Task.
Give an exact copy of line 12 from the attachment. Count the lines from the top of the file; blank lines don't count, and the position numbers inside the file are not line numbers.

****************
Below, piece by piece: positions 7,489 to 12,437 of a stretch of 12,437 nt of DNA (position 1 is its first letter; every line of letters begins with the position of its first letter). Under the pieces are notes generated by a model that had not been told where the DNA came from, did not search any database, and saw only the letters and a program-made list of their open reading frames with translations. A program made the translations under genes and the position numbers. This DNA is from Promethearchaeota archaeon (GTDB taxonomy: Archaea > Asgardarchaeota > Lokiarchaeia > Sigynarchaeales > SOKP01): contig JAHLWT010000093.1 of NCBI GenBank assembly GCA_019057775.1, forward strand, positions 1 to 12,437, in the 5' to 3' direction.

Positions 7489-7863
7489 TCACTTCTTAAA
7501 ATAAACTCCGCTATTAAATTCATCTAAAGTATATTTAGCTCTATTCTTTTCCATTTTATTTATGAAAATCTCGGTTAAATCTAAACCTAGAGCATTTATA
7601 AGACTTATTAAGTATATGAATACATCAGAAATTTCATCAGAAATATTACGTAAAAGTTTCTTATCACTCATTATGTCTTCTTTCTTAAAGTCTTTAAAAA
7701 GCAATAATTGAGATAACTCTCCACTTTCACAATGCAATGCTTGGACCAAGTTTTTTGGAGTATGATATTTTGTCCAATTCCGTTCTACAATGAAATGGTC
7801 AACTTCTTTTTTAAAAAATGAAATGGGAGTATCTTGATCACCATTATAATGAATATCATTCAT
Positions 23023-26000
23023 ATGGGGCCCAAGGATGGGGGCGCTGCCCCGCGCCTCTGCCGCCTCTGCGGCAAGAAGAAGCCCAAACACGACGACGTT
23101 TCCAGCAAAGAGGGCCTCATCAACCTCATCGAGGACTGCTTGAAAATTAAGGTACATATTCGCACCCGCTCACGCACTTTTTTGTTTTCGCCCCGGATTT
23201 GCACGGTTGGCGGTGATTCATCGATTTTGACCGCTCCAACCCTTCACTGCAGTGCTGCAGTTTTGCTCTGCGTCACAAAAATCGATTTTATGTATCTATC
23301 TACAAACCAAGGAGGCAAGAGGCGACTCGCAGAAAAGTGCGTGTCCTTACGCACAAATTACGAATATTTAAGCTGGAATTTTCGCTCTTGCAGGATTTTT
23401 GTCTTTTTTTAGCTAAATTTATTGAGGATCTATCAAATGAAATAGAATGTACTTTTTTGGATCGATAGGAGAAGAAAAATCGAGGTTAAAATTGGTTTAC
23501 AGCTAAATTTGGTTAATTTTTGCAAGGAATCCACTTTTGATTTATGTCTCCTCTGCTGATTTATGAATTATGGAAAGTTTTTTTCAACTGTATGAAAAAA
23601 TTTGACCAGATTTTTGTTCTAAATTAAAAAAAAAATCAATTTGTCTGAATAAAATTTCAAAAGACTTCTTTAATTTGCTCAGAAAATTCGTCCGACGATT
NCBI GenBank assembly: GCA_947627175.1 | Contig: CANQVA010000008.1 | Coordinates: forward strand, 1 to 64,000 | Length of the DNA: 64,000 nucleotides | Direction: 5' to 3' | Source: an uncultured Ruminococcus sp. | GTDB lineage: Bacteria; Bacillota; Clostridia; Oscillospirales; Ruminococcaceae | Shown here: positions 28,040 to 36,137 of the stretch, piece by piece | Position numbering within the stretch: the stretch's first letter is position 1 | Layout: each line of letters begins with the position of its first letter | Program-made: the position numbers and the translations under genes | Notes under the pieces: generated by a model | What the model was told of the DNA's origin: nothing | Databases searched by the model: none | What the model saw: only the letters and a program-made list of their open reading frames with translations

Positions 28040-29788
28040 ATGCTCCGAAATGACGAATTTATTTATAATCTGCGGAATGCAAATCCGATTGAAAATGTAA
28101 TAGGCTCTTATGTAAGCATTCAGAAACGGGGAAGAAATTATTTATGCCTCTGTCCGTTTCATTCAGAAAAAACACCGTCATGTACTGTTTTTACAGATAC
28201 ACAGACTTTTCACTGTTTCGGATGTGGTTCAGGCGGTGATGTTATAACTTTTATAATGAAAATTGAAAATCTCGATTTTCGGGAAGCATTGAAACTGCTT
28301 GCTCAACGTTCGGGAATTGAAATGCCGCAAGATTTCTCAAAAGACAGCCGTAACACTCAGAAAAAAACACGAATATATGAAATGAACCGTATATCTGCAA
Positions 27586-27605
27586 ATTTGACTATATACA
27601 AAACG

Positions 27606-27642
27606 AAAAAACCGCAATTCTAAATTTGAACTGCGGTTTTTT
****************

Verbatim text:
23301 TACAAACCAAGGAGGCAAGAGGCGACTCGCAGAAAAGTGCGTGTCCTTACGCACAAATTACGAATATTTAAGCTGGAATTTTCGCTCTTGCAGGATTTTT